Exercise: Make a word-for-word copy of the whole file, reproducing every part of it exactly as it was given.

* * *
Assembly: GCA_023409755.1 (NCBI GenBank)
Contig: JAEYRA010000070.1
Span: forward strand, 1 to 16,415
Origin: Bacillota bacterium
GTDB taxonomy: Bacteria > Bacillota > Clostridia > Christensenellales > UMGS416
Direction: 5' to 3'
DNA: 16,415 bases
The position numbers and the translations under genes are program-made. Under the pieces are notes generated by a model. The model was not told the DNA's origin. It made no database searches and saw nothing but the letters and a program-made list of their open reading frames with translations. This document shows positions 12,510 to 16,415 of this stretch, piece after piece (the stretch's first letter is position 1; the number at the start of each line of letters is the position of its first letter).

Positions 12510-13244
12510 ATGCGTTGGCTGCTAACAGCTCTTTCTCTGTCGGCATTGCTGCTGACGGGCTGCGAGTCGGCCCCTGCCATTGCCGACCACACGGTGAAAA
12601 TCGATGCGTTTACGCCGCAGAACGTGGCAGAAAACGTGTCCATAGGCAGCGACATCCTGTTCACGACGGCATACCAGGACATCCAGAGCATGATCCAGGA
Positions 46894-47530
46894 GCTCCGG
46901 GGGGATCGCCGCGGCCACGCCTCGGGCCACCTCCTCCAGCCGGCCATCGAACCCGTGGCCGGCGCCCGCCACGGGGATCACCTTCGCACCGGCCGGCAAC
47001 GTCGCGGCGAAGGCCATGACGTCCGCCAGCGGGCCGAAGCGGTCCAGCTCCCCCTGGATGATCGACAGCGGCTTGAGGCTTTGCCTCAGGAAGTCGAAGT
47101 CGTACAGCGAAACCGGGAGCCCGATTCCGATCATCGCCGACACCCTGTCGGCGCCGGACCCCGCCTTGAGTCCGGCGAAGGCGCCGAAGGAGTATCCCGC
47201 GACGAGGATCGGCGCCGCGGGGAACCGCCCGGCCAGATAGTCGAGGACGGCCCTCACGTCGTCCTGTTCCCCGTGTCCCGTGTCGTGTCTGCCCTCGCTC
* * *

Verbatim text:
Assembly: GCA_023409755.1 (NCBI GenBank)
Contig: JAEYRA010000070.1
Span: forward strand, 1 to 16,415
Origin: Bacillota bacterium
GTDB taxonomy: Bacteria > Bacillota > Clostridia > Christensenellales > UMGS416
Direction: 5' to 3'
DNA: 16,415 bases
The position numbers and the translations under genes are program-made. Under the pieces are notes generated by a model. The model was not told the DNA's origin. It made no database searches and saw nothing but the letters and a program-made list of their open reading frames with translations. This document shows positions 12,510 to 16,415 of this stretch, piece after piece (the stretch's first letter is position 1; the number at the start of each line of letters is the position of its first letter).

Positions 12510-13244
12510 ATGCGTTGGCTGCTAACAGCTCTTTCTCTGTCGGCATTGCTGCTGACGGGCTGCGAGTCGGCCCCTGCCATTGCCGACCACACGGTGAAAA
12601 TCGATGCGTTTACGCCGCAGAACGTGGCAGAAAACGTGTCCATAGGCAGCGACATCCTGTTCACGACGGCATACCAGGACATCCAGAGCATGATCCAGGA
Positions 46894-47530
46894 GCTCCGG
46901 GGGGATCGCCGCGGCCACGCCTCGGGCCACCTCCTCCAGCCGGCCATCGAACCCGTGGCCGGCGCCCGCCACGGGGATCACCTTCGCACCGGCCGGCAAC
47001 GTCGCGGCGAAGGCCATGACGTCCGCCAGCGGGCCGAAGCGGTCCAGCTCCCCCTGGATGATCGACAGCGGCTTGAGGCTTTGCCTCAGGAAGTCGAAGT
47101 CGTACAGCGAAACCGGGAGCCCGATTCCGATCATCGCCGACACCCTGTCGGCGCCGGACCCCGCCTTGAGTCCGGCGAAGGCGCCGAAGGAGTATCCCGC
47201 GACGAGGATCGGCGCCGCGGGGAACCGCCCGGCCAGATAGTCGAGGACGGCCCTCACGTCGTCCTGTTCCCCGTGTCCCGTGTCGTGTCTGCCCTCGCTC